I spent most of last week at a wonderful writers’ conference at Ridgecrest, NC, but it left me needing a nine-day week to get everything ready for the weekend. This meant I had to spend extra time in my study on Friday night. I decided to leave the church building around nine o’clock, but the alarm wouldn’t set. I tried clearing it several times, but it continued to tell me there was movement in the auditorium. There couldn’t be movement in the auditorium because I was the only person in the building. Or was I?
A lot of thoughts raced through my mind. Should I call the police? Maybe I should just leave and not set the alarm. Finally, I decided I needed to man up and go into the auditorium and check things out.
We are in the midst of a construction project in my church, so we have a lot of equipment and new furniture stored behind “the curtain,” which defines our backstage area. The thought crossed my mind that if a man was in the building, he could easily hide behind the curtain.
Of course, the lights were out in the auditorium as I eased down the side wall toward the main switch. I wondered for the hundredth time why the switch wasn’t in the back near the door. I reached the switch and turned on the lights, but these lights take several seconds to reach one hundred percent brightness. I continued moving behind the curtains as the room transitioned from blackness to being fully lit. That’s when I saw him.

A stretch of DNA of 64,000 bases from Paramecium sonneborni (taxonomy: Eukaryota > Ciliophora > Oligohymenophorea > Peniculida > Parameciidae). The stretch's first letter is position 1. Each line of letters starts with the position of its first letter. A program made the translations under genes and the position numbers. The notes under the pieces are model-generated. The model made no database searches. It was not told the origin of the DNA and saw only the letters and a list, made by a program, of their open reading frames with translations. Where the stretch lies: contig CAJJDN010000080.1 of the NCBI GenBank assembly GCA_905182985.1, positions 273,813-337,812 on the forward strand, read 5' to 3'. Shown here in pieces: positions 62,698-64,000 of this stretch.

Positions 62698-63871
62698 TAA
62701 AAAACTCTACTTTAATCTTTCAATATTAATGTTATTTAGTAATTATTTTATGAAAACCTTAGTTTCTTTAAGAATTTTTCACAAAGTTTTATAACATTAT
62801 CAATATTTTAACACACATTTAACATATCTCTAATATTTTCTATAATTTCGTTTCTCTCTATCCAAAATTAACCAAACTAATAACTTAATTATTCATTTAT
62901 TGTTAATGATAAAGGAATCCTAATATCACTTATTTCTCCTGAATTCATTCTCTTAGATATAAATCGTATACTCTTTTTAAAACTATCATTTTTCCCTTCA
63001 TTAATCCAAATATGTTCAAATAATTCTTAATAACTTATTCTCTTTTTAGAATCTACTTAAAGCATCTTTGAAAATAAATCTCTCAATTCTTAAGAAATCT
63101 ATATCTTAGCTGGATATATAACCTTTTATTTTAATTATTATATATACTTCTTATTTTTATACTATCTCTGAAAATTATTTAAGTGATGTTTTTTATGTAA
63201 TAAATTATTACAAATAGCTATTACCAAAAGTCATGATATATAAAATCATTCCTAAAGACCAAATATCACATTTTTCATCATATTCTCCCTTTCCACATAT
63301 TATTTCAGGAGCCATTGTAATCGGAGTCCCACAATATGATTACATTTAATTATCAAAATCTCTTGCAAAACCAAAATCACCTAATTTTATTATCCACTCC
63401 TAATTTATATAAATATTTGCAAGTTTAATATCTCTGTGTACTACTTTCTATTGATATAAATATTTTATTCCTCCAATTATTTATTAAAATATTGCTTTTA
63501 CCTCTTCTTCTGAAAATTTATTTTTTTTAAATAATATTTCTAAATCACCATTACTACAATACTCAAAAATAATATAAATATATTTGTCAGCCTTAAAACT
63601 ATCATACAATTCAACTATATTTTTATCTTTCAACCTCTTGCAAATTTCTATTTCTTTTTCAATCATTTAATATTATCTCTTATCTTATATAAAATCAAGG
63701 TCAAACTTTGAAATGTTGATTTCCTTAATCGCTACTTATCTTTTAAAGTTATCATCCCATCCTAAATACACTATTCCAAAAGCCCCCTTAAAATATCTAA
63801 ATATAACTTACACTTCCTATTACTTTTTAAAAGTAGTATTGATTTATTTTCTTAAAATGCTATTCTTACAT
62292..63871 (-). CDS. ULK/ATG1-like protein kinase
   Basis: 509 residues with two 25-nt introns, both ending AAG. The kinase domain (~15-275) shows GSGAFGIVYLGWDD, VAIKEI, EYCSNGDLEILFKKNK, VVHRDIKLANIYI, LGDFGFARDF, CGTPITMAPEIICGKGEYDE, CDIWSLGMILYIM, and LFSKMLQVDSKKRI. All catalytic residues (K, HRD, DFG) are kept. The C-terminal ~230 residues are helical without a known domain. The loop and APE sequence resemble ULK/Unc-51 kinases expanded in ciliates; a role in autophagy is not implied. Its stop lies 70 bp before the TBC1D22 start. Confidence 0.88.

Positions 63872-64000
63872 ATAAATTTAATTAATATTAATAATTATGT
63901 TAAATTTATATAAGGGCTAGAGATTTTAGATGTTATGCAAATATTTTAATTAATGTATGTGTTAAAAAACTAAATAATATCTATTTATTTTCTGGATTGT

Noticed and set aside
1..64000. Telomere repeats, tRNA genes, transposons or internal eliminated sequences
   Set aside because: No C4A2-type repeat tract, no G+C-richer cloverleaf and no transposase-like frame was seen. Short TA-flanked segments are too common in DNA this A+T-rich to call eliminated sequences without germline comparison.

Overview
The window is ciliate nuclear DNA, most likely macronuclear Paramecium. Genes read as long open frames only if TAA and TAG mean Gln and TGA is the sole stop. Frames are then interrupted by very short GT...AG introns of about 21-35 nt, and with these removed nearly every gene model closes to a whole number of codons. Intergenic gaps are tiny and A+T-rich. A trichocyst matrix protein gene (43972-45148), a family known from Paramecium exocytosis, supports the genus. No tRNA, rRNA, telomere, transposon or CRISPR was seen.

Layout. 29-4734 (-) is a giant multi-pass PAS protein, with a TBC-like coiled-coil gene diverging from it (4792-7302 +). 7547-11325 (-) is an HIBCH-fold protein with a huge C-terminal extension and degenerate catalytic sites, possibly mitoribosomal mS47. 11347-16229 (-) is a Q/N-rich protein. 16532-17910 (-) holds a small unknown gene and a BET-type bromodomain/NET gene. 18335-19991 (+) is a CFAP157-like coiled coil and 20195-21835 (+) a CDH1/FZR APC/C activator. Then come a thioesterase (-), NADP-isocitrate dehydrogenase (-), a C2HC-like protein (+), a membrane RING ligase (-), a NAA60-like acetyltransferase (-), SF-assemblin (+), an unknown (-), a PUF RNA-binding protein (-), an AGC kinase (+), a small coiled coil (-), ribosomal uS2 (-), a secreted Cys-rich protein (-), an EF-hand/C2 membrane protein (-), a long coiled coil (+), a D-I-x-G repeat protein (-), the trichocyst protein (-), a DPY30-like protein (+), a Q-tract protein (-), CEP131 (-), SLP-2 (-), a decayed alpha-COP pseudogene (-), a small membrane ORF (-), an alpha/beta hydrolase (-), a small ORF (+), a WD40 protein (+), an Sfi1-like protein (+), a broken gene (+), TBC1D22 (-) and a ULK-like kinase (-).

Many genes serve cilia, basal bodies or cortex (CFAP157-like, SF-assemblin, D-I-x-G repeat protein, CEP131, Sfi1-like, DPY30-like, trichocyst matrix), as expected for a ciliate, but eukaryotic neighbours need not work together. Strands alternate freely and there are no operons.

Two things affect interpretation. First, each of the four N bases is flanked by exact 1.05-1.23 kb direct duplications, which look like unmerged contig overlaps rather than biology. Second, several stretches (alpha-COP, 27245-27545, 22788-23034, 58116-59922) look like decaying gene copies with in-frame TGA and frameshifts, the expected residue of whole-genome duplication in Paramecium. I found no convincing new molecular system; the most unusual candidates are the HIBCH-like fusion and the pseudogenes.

Straight in front of me, I saw the man in the haze. I recognized immediately he was bigger than me. I knew I was in trouble. I was so stunned I nearly dropped my phone.
When the lights came on fully, I discovered I was looking at a drum shield leaning against a counter, and the man I saw was my reflection. You’ve got it. The enemy was me.
Have you ever discovered that you are your own worse enemy? You’re determined to lose weight and then you accept your free piece of pie at O’Charley’s on free-pie-Wednesday. You decide to read through the Bible in a year, and after the third week of your commitment, you’re twenty-seven chapters behind.
How do you defeat the enemy—even if it’s you? I’d like to share a few suggestions over the next few blogs. Here’s the first one: Team up.
God never intended us to face any enemy alone, even if it’s ourselves. The writer of Ecclesiastes said, “Two are better than one because they have a good return for their labor” (4:9). In your case, the “labor” may be conquering a bad habit or beginning a new good one. You need a teammate to encourage you and to hold you accountable. The teammate can be your spouse, your sibling, or your best friend. Victory in battle is too important to face the enemy alone. Who can you invite to join you on your journey to personal victory?